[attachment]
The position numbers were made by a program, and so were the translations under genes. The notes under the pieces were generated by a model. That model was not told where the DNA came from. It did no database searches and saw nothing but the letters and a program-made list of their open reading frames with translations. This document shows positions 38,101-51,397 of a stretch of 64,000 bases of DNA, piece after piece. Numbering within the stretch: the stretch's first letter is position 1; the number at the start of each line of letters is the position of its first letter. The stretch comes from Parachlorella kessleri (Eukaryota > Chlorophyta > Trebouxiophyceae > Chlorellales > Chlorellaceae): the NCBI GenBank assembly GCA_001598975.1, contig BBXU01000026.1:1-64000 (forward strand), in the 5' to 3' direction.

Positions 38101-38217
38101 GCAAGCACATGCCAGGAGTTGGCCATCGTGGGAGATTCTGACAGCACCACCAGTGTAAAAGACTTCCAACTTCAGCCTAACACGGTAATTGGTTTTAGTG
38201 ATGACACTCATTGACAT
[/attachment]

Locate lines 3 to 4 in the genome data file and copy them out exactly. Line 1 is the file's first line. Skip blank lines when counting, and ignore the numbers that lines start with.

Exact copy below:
38101 GCAAGCACATGCCAGGAGTTGGCCATCGTGGGAGATTCTGACAGCACCACCAGTGTAAAAGACTTCCAACTTCAGCCTAACACGGTAATTGGTTTTAGTG
38201 ATGACACTCATTGACAT